Do You Need Help Writing A Winning Cover Letter?Written by David Richter
Your cover letter is critical to your success. It sets tone. It is read before your resume and includes vital information about you that every potential employer needs. If you dont have a cover letter, or if you have one that is poorly written, youre setting yourself up for failure. Knowing crucial elements of a cover letter is imperative to getting in doors and moving your candidacy forward.
Your cover letter must function as a roadmap leading reader from start to finish. It must be created with one thought in mind to get you noticed. It must invite, it must compel, it must drive reader to a very specific conclusion: This candidate is qualified; in fact, not only qualified, but best fit for position.
Your resume will then be read. If your resume is as powerful as your cover letter, an interview will be scheduled. So how should a winning cover letter be constructed?
There are a number of ways to actually begin letter. You could pose a question, you could make an extraordinary statement to grab readers attention, or you can quote someone famous. Whatever you do, make sure it is appropriate to advertised position and to skills you possess. Along with this opening, you want to note specific job to which you are responding.
Interview Questions: How To Stump The InterviewerWritten by David Richter
In limited time an interviewer has with you, their mission is to know you and assess your worth, especially in relationship to other candidates interviewed. Asking you questions is way they accomplish that mission.
Since interviews are two-way streets, your time should be spent assessing position, company, employees and anything else that could sway you toward, or detract you from, job opening at hand. To accomplish this, youll want to come to interview prepared to ask your own questions. Keep in mind that although an interviewer may like you and want to see you continue through subsequent interview stages, you may decide that, based on their responses to questions you have posed, job may not be for you.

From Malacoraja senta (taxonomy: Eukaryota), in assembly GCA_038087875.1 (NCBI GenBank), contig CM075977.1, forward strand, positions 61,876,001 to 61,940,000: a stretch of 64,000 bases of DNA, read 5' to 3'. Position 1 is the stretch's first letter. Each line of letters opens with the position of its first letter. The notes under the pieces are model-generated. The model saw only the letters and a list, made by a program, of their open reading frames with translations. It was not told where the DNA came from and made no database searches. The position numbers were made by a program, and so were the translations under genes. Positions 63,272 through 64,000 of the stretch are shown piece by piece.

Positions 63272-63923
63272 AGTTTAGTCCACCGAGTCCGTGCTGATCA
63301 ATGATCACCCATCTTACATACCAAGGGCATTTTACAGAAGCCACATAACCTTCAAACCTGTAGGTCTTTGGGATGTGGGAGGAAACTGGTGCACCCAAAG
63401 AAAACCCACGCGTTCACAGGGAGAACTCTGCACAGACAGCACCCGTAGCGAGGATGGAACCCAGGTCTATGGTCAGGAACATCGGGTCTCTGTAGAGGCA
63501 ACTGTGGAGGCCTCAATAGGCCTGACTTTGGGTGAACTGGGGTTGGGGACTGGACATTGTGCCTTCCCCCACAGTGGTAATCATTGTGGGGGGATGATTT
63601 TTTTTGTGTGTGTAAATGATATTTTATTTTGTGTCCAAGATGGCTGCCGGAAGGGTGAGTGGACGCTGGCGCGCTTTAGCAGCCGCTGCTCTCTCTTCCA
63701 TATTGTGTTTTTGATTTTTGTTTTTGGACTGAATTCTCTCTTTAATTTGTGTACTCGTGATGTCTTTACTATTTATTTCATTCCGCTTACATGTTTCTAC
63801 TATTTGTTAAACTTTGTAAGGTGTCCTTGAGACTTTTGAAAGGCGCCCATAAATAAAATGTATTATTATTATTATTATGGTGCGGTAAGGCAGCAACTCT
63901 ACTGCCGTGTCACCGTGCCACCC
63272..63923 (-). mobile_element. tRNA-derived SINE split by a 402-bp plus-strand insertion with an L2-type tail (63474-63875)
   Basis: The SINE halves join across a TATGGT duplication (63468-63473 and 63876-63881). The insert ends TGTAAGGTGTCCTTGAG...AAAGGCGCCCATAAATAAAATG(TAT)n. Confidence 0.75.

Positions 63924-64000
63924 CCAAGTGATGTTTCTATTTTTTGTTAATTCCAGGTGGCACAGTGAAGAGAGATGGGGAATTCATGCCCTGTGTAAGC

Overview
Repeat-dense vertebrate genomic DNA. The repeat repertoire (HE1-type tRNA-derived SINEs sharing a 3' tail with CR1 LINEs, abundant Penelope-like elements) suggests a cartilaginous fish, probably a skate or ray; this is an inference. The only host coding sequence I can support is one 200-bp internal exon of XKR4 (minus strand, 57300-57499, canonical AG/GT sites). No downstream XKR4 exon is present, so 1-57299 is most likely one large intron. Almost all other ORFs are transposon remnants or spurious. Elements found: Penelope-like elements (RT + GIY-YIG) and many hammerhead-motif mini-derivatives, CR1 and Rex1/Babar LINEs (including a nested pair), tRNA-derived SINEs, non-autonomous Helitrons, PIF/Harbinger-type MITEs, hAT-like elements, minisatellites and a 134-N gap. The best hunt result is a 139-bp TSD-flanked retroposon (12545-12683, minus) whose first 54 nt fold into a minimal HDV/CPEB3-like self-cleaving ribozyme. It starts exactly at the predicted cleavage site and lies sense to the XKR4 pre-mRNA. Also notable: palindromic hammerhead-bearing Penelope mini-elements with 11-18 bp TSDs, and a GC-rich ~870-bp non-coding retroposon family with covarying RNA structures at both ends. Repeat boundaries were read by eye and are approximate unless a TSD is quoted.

The following represents a sampling of questions an interviewer may ask. Preparing meaningful responses in advance will impress your interviewer:
Tell me about yourself? How are you different from other candidates? Why should I consider you for this position? If hired, what will your greatest challenge be? Tell me how you would perform on job, if offered? Why should I want to get to know you better? What qualifications do you possess that pertain to this position? Tell me about your professional background? What did you like best about your most recent job? What did you like least about your most recent job? Name your biggest strength. Name your biggest weakness. What are your goals short and long-term? How do you set goals for yourself? What was your biggest accomplishment in your previous job? What motivates you to be successful? What was your biggest disappointment? Why did you leave your last position? How would your previous boss describe you? How would your previous subordinates describe you? What was a major problem you faced in your last job, and how did you deal with it? Describe a time you had problems with a supervisor, and how you handled that.